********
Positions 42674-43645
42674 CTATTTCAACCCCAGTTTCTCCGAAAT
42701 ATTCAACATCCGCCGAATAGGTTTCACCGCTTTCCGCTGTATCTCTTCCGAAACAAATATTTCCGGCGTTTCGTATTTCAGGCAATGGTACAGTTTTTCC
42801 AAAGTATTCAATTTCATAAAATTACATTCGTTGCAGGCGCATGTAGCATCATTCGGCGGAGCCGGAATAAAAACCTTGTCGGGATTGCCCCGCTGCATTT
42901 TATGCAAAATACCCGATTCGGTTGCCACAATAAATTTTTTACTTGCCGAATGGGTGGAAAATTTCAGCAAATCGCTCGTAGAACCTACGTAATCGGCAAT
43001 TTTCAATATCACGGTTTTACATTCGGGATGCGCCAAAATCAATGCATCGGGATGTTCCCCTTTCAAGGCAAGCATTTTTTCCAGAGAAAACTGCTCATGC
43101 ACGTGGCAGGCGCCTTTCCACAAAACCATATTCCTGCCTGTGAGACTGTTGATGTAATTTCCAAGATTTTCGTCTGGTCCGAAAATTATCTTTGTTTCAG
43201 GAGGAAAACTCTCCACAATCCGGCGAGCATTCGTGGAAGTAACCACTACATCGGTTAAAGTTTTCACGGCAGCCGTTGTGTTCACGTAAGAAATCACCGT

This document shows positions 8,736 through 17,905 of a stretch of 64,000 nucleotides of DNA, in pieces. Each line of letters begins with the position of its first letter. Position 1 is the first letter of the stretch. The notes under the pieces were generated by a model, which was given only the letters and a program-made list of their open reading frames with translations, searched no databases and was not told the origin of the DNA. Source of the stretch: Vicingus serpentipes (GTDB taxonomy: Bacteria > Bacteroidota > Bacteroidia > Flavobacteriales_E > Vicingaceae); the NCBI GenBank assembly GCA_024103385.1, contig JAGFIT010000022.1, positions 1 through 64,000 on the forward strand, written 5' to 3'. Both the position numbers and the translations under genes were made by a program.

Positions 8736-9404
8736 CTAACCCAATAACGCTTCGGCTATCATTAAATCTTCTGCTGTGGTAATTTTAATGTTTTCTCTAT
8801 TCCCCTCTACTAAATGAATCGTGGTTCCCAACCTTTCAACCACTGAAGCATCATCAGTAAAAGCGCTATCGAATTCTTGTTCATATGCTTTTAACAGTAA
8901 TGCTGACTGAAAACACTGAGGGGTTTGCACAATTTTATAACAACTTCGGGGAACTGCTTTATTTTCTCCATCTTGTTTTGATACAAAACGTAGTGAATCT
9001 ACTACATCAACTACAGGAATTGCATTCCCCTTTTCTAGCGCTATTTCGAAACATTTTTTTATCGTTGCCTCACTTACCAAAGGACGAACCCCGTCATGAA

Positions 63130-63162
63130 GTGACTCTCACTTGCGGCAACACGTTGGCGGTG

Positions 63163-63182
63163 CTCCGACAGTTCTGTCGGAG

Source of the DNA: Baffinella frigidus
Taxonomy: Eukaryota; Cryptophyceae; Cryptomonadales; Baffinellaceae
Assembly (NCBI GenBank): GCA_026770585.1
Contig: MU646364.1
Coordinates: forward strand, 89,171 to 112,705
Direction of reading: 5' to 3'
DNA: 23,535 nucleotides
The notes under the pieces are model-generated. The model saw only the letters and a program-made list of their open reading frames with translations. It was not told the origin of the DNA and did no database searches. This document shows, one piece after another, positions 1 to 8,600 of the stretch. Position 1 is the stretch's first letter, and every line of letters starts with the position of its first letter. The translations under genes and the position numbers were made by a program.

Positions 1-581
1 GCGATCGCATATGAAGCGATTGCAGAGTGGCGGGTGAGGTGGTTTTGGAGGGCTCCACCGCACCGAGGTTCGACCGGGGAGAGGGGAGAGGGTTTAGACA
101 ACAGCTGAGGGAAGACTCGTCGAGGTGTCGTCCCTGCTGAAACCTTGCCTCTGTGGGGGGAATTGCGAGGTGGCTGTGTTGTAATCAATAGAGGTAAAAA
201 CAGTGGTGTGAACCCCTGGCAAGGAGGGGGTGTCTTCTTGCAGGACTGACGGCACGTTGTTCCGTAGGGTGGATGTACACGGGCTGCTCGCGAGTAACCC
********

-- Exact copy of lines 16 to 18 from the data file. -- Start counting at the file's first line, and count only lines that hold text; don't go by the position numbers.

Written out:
63130 GTGACTCTCACTTGCGGCAACACGTTGGCGGTG

Positions 63163-63182
63163 CTCCGACAGTTCTGTCGGAG